Risks and causes of prostate cancer

Prostate cancer is not clearly linked to any preventable causes. Your risk of developing it depends on many things. These include age and ethnicity.

Anything that can increase your risk of getting a disease is called a risk factor.

Different cancers have different risk factors.­ Having one or more of these risk factors doesn't mean you will definitely get that cancer.

Getting older

As with most cancers, prostate cancer is more common as you get older. Prostate cancer is most common in men aged 75 to 79 years.

1 in 6 men in the UK will get prostate cancer at some point in their lives. 


Prostate cancer is more common in Black men than in White men. It is least common in Asian men.  

Family history

Your risk of prostate cancer is higher if you have a close relative who has had prostate cancer. A close relative is a:

  • father
  • brother
  • grandfather
  • uncle

Inherited faulty genes

Most cancers are not linked to inherited faulty genes Open a glossary item. But some inherited faulty genes can increase your risk of prostate cancer. These inherited genes are rare and account for only a small number of cancers.

BRCA1 and BRCA2 genes

Everyone has BRCA1 and BRCA2 genes. They are important genes that stop the cells in our body from growing and dividing out of control. A fault or mutation in the BRCA1 or BRCA2 gene means that the cells can grow out of control. This can lead to cancer.

People who inherit faulty versions of BRCA 2 genes have an increased risk of developing different types of cancer. This includes prostate cancer. A recent study showed that your risk of developing prostate cancer is around 2 times higher than that of the general population if you have a faulty BRCA2 gene.

The risk of developing prostate cancer may also increase with faulty BRCA1 genes. But researchers need more studies to find out for sure. 

Lynch syndrome

Lynch syndrome is rare. It is caused by faults in a number of genes such as MLH1 and MLH2. People with Lynch syndrome have an increased risk of developing a number of cancers, including prostate cancer.

Researchers are looking into other genes that might also increase the risk of prostate cancer.

Obesity and weight

Obesity and overweight is the second biggest preventable cause of cancer after smoking. Obese means having a body mass index (BMI) of 30 or higher. And being overweight means having a BMI of between 25 and 30.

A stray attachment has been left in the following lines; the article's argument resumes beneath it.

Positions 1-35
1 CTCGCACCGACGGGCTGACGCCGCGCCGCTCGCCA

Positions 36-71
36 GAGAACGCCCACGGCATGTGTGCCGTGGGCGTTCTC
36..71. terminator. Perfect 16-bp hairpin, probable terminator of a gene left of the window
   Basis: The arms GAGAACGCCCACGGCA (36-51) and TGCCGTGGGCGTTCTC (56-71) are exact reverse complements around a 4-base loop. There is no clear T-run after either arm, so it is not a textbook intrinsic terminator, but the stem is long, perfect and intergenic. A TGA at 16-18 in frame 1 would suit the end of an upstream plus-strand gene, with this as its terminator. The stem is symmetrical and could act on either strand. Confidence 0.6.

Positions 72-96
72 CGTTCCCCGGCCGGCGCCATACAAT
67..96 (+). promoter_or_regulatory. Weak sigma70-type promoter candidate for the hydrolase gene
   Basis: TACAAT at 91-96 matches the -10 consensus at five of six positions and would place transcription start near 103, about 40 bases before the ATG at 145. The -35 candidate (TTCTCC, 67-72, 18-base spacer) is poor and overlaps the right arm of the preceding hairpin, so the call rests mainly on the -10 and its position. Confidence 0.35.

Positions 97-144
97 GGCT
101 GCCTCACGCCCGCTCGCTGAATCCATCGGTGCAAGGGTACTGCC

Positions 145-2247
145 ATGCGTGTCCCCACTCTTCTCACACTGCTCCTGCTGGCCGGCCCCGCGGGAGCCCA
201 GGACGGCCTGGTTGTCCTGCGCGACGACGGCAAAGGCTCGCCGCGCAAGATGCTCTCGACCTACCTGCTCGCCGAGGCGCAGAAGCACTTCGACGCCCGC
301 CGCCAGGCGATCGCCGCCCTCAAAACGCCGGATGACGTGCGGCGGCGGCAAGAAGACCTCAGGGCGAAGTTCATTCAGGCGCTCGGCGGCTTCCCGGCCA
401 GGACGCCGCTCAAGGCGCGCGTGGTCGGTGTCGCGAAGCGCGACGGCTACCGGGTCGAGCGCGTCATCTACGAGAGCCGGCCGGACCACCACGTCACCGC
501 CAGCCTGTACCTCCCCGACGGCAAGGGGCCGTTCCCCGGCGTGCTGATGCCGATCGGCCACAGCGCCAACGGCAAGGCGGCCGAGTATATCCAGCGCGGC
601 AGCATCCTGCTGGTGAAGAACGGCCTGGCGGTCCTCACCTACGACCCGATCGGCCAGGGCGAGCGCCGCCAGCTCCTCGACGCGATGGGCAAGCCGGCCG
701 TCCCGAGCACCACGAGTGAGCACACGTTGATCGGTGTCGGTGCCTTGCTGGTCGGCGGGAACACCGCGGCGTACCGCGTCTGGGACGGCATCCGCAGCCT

Being overweight or obese increases your risk of metastatic or advanced prostate cancer. Metastatic prostate cancer is a cancer that began in the prostate and has spread to another part of the body. 

Being taller

Some evidence shows that the taller people are during adulthood and the more people weighed at birth, the higher their risk of prostate cancer. 

Hormone levels

Hormones are natural substances made by different organs of our body. Insulin like growth factor 1 (IGF-1) is a hormone that regulates normal cell growth.

Research has found that people with high levels of IGF-1 have an increased risk of developing prostate cancer.


Pesticides are chemicals that help plants grow by controlling pests like weeds and bugs.

Research has found that the risk of developing prostate cancer is higher in people exposed to high levels of pesticides. Most people only come into contact with very small amounts of pesticides on food or when gardening.

Where there isn't clear evidence

Some factors might increase the risk of prostate cancer but there is not enough evidence to be sure. These include:

  • having a vasectomy
  • inflammation of the prostate called prostatitis
  • being exposed to cadmium which is a type of metal found in tobacco and certain types of food

Other possible causes

There are often stories about potential causes in the media. It isn’t always clear which ideas are supported by evidence. There might be things you have heard of that we haven’t included here. This is because either there is no evidence about them or it is less clear.

Reducing your risk

There are ways you can reduce your risk of cancer.

  • Cancer Statistics for the UK
    Cancer Research UK, Last accessed May 2022

  • Cancer risks associated with BRCA1 and BRCA2 pathogenic variants
    S Li and others
    Journal of Clinical Oncology, 2022. Vol 40, Issue 14. Pages 1529-1541

  • List of classification by cancer sites with sufficient or limited evidence in humans, IARC Monographs Volumes 1-131
    World Health Organization – International Agency for Research on Cancer, Last accessed May 2022

  • Diet, activity and cancer - Prostate cancer
    World Cancer Research Fund International, last accessed May 2022

  • Body fatness and cancer – viewpoint of the IARC working group
    B Lauby-Secretan and others
    The New England Journal of Medicine, 2018. Vol 375. Pages 794-798

  • The information on this page is based on literature searches and specialist checking. We used many references and there are too many to list here. Please contact patientinformation@cancer.org.uk with details of the particular issue you are interested in if you need additional references for this information.

Last reviewed: 
31 May 2022
Next review due: 
31 May 2025

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